Washington (AP) — U.S. factories made more cars, clothing and other goods than expected in August, and inflation remained in check in the early stages of a broad economic recovery.
The Federal Reserve said Wednesday that output at the nation’s factories, mines and utilities rose 0.8 percent in August. Economists surveyed by Thomson Reuters expected a 0.6 percent increase. Last month’s gain marked the second straight increase after the global recession dried up the appetites of customers worldwide.
“The back-to-back gains in industrial production provide further evidence the recession ended around July,” according to a note to clients attributed to Joseph LaVorgna, chief U.S. economist at Deutsche Bank.
Meanwhile, the Labor Department reported that the so-called “core” Consumer Price Index, which excludes volatile food and energy prices, rose 1.4 percent over the 12 months ending in August. That is well within the Fed’s comfort zone and means the central bank faces little pressure to raise its benchmark interest rate, a step it takes to ward off high inflation. The Fed has reduced the interest rate it charges banks for overnight loans to a record low of nearly zero in an effort to revive the economy.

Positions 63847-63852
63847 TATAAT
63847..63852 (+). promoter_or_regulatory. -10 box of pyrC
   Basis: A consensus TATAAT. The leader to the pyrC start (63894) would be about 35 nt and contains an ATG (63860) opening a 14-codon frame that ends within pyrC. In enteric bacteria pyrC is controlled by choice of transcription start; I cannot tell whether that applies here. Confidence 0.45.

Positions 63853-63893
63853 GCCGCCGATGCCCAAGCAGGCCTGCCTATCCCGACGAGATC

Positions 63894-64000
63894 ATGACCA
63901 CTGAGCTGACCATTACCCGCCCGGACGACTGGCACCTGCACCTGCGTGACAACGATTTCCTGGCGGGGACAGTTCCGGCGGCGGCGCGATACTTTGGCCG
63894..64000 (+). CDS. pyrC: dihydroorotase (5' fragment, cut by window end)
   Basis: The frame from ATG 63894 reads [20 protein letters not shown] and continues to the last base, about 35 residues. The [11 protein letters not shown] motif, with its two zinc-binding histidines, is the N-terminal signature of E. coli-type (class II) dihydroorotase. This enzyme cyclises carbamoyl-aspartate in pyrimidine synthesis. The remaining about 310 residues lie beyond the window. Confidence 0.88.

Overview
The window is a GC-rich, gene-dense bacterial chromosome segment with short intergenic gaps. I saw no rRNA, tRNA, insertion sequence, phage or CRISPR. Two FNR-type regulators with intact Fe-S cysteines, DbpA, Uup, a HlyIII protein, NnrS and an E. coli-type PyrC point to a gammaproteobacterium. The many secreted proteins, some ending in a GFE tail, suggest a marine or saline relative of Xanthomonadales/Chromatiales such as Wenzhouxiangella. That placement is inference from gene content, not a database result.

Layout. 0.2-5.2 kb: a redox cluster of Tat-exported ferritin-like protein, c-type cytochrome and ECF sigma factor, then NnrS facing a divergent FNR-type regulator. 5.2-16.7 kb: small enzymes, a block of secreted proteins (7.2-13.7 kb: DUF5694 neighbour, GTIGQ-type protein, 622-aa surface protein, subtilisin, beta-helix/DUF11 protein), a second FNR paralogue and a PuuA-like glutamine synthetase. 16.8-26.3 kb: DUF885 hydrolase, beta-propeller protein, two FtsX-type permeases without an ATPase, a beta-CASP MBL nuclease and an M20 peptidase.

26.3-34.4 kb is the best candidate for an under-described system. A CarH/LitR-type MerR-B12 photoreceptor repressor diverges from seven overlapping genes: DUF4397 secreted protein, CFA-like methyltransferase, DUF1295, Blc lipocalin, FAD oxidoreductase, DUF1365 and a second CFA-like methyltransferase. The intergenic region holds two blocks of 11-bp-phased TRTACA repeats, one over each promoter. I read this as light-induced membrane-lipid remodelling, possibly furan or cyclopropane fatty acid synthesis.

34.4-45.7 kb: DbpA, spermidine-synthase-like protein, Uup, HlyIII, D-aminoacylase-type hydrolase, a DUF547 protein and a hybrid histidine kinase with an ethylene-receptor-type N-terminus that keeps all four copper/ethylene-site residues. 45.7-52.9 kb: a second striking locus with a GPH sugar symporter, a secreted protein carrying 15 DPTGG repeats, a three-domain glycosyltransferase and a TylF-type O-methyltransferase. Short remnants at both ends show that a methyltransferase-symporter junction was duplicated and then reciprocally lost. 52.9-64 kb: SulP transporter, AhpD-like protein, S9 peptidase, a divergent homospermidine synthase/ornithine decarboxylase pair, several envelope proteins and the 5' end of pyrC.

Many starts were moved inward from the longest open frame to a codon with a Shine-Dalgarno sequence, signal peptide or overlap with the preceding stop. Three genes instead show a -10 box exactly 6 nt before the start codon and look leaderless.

Industrial production rose in a fairly broad-based pickup in August, according to the Fed data. The central bank also said production jumped 1 percent in July, twice as much as originally reported. Car manufacturing drove that gain.
Factory output — the single-biggest slice of overall industrial activity — also rose for the second straight month. It posted a 0.6 percent gain in August, following a 1.4 percent rise in July.
On the inflation front, the CPI rose 0.4 percent in August, after a flat reading in July. Wall Street economists expected a 0.3 percent increase, according to a survey by Thomson Reuters. Prices fell 1.5 percent in the past year, as gas prices dropped sharply from record levels last summer.
The core price index rose 0.1 percent, matching expectations. The 1.4 percent gain over the last 12 months is the smallest such increase in more than five years.